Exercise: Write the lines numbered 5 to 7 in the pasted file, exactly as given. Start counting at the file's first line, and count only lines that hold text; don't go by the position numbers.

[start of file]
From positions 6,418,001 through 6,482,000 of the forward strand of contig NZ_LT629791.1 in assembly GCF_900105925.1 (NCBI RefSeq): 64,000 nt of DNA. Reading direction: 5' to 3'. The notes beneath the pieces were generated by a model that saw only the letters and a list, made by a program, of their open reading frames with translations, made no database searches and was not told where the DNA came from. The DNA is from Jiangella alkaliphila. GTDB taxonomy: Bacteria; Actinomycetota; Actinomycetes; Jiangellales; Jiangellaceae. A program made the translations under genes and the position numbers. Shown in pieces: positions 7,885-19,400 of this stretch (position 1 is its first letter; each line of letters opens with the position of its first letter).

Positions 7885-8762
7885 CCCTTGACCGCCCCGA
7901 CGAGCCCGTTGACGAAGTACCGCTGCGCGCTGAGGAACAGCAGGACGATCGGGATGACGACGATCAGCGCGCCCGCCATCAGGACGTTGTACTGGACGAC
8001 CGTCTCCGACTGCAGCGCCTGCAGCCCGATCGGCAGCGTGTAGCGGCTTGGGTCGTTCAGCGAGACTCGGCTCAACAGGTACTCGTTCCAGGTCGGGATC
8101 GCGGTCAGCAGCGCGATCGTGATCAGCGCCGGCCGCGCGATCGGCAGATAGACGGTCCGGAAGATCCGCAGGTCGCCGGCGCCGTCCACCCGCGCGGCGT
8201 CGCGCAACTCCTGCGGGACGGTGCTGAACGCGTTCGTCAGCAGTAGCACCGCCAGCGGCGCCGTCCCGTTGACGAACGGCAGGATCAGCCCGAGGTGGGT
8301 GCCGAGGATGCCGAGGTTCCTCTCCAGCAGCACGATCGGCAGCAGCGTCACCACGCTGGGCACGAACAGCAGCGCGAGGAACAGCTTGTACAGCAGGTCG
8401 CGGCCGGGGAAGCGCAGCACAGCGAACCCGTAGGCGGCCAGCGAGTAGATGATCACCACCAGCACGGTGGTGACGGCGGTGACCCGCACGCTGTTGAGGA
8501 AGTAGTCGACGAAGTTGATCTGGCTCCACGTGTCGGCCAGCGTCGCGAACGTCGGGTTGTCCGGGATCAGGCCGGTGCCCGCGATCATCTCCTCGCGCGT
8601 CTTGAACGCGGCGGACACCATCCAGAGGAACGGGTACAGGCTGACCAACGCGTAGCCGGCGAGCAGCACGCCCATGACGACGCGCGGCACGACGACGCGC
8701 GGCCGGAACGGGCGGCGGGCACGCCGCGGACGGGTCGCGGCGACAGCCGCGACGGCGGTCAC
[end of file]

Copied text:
8001 CGTCTCCGACTGCAGCGCCTGCAGCCCGATCGGCAGCGTGTAGCGGCTTGGGTCGTTCAGCGAGACTCGGCTCAACAGGTACTCGTTCCAGGTCGGGATC
8101 GCGGTCAGCAGCGCGATCGTGATCAGCGCCGGCCGCGCGATCGGCAGATAGACGGTCCGGAAGATCCGCAGGTCGCCGGCGCCGTCCACCCGCGCGGCGT
8201 CGCGCAACTCCTGCGGGACGGTGCTGAACGCGTTCGTCAGCAGTAGCACCGCCAGCGGCGCCGTCCCGTTGACGAACGGCAGGATCAGCCCGAGGTGGGT